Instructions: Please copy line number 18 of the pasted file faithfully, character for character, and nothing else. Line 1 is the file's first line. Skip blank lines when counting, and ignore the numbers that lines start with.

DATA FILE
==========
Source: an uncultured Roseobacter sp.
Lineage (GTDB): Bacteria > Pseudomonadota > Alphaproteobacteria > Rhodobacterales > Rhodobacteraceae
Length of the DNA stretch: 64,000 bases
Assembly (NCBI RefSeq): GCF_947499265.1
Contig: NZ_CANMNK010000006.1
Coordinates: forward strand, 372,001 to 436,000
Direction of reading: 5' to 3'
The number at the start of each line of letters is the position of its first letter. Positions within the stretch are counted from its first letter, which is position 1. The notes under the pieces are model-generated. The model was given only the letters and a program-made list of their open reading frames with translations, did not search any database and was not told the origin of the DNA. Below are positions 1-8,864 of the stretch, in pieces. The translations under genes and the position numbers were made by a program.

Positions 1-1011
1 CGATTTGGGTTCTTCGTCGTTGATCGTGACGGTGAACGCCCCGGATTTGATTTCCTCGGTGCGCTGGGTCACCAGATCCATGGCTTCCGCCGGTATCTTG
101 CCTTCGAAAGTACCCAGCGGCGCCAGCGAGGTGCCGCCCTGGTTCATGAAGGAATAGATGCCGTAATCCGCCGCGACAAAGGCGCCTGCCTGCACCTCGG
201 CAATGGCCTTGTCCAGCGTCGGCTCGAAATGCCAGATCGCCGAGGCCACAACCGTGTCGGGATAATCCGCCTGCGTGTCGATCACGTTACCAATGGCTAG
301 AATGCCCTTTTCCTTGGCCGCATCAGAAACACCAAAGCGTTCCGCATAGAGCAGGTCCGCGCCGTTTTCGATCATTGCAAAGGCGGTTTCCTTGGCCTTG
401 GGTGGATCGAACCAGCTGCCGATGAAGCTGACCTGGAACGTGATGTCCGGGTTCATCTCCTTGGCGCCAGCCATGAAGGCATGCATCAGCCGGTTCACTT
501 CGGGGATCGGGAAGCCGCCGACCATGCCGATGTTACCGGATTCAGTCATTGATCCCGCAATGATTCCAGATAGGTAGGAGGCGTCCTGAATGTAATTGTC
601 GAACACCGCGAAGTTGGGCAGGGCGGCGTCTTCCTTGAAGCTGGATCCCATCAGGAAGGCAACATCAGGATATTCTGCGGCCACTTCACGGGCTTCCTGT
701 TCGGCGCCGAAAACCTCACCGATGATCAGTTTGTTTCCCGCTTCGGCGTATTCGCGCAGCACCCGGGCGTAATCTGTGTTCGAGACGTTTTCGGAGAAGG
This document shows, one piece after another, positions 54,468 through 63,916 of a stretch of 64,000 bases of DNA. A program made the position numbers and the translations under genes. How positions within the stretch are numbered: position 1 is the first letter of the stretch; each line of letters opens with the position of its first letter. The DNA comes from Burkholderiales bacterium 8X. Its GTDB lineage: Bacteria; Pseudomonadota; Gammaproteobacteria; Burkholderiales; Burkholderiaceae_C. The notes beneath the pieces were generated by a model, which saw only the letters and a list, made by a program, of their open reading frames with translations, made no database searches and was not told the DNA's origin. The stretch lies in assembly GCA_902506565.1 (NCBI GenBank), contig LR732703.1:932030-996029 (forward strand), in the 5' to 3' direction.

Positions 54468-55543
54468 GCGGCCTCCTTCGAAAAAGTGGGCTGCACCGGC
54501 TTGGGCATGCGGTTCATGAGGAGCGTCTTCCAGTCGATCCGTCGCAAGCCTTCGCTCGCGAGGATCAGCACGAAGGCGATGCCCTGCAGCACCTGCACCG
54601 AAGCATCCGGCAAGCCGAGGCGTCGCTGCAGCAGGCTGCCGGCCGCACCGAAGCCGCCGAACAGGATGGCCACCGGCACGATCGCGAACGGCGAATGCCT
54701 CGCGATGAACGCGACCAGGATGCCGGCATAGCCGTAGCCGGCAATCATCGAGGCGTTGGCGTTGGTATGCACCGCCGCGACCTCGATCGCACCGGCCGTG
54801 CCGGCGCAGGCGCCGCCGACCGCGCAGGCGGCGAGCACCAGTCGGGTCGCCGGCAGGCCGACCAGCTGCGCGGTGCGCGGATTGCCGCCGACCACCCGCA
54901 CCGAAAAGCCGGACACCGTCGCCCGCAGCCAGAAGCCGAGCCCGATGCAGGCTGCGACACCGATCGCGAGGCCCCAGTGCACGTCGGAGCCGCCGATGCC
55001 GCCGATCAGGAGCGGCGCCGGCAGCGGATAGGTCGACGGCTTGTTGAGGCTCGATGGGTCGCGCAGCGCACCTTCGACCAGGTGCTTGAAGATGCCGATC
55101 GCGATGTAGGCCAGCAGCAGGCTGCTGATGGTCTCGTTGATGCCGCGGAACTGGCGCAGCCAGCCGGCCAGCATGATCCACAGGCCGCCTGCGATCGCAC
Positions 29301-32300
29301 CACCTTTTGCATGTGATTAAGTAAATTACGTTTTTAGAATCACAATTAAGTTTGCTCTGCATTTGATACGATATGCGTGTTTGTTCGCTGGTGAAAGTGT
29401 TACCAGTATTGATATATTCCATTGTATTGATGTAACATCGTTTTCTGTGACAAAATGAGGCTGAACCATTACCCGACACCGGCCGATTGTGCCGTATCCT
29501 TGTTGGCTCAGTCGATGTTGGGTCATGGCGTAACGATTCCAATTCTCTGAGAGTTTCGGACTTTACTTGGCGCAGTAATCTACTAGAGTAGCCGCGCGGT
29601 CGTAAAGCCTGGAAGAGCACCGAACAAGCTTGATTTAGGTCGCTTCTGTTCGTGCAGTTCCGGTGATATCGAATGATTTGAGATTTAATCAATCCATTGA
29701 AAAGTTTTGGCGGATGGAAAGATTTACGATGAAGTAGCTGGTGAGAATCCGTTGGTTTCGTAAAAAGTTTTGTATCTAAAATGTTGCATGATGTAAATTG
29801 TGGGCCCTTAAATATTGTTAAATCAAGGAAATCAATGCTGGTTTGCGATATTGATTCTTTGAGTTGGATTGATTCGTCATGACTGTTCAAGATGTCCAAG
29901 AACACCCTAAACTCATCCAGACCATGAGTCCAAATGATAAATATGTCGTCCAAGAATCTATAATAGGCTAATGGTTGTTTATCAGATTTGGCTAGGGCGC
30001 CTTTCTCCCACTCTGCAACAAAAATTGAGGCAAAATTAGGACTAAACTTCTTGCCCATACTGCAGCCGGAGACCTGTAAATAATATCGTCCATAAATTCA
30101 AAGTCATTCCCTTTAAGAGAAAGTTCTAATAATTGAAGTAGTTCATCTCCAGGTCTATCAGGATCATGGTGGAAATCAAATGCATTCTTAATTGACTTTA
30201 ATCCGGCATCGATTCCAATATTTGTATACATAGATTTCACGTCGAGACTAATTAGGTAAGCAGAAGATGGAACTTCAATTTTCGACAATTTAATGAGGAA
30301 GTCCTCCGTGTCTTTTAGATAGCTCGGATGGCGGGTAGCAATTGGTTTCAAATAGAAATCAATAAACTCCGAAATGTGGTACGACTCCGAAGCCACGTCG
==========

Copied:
This document shows, one piece after another, positions 54,468 through 63,916 of a stretch of 64,000 bases of DNA. A program made the position numbers and the translations under genes. How positions within the stretch are numbered: position 1 is the first letter of the stretch; each line of letters opens with the position of its first letter. The DNA comes from Burkholderiales bacterium 8X. Its GTDB lineage: Bacteria; Pseudomonadota; Gammaproteobacteria; Burkholderiales; Burkholderiaceae_C. The notes beneath the pieces were generated by a model, which saw only the letters and a list, made by a program, of their open reading frames with translations, made no database searches and was not told the DNA's origin. The stretch lies in assembly GCA_902506565.1 (NCBI GenBank), contig LR732703.1:932030-996029 (forward strand), in the 5' to 3' direction.